Heeding advice from the International Monetary Fund, Asia's so-called ``TIPs'' -- Thailand, Indonesia and the Philippines -- each made policy moves last week designed to cushion their economies from a slumping U.S. dollar and surging commodities prices.
Asian central banks face ``potentially difficult choices'' between monetary and fiscal policies to concurrently fight inflation and ``a contraction of activity in the U.S. and slower growth in Europe,'' the IMF said in a report April 11.
The chart of the day looks at how exchange rates may affect tourism in Indonesia, Thailand and the Philippines. It shows monthly changes in foreign visitors in each nation since January 2007. During that period, the rupiah was one of just two currencies to weaken against the U.S. dollar in Asia, while the baht and peso posted the strongest gains. That made visits to places such as Cebu, Phuket and Bangkok comparatively more expensive than Bali.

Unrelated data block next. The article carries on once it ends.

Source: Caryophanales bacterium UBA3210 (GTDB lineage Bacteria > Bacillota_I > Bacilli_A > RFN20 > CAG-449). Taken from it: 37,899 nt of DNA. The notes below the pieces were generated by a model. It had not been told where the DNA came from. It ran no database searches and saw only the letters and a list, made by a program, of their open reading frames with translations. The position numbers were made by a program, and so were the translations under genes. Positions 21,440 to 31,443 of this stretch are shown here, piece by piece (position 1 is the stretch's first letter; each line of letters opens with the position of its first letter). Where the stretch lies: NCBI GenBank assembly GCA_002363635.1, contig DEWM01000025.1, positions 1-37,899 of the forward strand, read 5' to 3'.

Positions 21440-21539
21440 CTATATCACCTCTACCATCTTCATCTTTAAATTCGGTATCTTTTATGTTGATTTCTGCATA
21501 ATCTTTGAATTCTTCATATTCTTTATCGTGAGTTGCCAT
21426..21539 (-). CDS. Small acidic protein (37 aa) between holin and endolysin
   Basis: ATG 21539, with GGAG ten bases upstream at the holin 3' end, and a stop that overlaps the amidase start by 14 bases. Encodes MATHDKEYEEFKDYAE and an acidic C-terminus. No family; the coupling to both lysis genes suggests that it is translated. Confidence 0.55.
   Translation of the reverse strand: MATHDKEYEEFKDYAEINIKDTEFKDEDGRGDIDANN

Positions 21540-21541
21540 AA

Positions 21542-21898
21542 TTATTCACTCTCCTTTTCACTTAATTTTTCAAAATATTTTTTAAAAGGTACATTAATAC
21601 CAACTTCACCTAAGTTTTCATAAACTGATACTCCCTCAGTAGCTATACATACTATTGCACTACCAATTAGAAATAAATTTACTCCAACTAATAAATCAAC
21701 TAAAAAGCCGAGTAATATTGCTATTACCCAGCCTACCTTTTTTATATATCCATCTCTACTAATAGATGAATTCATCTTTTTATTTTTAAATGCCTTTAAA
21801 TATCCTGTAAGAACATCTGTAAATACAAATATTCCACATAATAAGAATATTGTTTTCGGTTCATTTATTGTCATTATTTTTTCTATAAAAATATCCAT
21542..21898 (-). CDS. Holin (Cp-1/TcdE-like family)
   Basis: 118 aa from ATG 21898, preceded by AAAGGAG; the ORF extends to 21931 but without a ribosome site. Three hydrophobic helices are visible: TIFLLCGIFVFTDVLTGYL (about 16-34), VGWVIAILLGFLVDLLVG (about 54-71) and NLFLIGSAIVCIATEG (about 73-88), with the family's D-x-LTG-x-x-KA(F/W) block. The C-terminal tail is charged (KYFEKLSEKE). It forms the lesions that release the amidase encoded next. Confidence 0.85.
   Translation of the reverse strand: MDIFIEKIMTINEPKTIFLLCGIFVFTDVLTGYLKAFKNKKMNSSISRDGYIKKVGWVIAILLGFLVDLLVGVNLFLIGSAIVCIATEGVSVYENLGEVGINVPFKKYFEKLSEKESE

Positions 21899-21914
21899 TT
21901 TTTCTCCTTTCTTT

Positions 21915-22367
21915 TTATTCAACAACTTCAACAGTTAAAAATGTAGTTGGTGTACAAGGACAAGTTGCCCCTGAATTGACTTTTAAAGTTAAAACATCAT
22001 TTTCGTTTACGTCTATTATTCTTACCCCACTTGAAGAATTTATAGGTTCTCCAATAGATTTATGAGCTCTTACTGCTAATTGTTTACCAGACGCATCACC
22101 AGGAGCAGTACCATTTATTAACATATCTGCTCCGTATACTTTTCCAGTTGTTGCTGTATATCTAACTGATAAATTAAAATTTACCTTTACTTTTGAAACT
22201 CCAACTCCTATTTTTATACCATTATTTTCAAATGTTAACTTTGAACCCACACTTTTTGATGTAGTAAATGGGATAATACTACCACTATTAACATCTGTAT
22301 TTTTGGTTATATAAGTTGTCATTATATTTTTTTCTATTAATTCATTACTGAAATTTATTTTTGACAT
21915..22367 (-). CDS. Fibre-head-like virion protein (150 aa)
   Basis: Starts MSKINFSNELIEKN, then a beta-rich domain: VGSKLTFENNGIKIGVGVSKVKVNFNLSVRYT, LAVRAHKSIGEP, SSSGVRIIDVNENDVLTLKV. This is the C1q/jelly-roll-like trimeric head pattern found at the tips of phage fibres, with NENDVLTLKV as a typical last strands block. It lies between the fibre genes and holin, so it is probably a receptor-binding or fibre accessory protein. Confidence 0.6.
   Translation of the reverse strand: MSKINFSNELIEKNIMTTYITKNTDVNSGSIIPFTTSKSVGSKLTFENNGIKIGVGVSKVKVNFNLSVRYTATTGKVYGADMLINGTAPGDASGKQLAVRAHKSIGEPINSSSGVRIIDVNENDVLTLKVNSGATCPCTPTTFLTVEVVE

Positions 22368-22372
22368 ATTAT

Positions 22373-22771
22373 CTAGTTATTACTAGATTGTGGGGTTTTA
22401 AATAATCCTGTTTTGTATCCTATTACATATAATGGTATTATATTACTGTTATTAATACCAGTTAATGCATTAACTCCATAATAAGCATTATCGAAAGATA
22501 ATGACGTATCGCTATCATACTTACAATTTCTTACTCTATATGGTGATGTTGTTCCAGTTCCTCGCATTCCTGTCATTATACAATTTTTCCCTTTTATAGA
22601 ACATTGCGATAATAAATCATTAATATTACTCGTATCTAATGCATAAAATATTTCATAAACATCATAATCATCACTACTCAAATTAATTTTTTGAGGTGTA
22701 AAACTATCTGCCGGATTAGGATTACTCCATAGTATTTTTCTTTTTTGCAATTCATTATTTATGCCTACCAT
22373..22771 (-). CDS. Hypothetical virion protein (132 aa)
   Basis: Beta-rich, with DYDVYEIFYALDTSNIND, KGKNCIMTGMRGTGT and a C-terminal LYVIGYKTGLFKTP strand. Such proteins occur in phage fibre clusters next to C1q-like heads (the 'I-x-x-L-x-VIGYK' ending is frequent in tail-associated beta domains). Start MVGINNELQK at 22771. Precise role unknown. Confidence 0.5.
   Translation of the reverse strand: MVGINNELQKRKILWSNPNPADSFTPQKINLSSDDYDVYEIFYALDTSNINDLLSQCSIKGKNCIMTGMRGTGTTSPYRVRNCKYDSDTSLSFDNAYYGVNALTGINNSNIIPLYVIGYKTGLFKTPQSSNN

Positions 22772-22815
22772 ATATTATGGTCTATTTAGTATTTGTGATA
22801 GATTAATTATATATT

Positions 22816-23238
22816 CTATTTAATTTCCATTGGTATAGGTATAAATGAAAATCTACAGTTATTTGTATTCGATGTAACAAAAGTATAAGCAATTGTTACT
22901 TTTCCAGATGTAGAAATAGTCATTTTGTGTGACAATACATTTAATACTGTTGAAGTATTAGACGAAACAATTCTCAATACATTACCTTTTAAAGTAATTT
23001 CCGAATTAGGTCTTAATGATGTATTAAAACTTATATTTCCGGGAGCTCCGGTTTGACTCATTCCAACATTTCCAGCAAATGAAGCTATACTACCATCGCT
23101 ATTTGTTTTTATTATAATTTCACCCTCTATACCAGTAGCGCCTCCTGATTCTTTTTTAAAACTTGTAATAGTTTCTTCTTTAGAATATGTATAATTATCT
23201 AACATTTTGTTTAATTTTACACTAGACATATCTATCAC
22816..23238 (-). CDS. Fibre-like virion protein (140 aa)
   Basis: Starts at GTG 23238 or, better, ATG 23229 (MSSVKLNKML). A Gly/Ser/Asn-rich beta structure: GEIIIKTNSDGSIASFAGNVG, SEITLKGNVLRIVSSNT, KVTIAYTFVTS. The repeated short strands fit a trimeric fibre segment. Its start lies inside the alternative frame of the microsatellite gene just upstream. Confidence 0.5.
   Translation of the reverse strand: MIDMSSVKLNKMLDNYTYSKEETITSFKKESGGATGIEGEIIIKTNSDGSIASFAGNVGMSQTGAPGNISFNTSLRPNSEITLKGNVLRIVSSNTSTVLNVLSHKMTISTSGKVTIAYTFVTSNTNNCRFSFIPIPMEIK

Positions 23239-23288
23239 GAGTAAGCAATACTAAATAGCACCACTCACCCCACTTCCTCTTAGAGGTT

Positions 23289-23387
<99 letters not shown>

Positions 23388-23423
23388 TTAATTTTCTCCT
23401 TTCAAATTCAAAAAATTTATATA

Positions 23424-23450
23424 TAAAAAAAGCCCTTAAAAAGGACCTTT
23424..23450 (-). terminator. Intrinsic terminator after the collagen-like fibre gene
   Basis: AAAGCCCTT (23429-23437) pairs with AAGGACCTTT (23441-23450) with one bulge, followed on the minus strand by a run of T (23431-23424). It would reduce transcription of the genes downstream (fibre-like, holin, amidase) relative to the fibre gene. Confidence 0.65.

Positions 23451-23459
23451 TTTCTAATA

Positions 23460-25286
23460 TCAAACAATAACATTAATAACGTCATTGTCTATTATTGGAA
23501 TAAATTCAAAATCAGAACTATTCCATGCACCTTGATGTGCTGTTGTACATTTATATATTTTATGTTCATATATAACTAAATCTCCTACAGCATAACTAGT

Tourist Arrivals Surge
Indonesia's foreign tourists in 2007 rose 16.3 percent from a year earlier, based on monthly data from the Immigration Department. Foreign visitors to the Philippines rose 8.7 percent, its Tourism Bureau said. Thailand's international tourists increased 4.6 percent, its Immigration Bureau said.
Arrivals to Indonesia in the first two months of this year rose 38.1 percent from a year earlier. They increased 9.7 percent in the Philippines. Thailand's arrivals rose 12.5 percent in January to February, based on preliminary figures from the central bank.
Thailand still far outpaced its neighbors in overall arrivals, averaging 1.2 million foreign tourists a month last year. Indonesia averaged 442,000 and the Philippines about 285,000.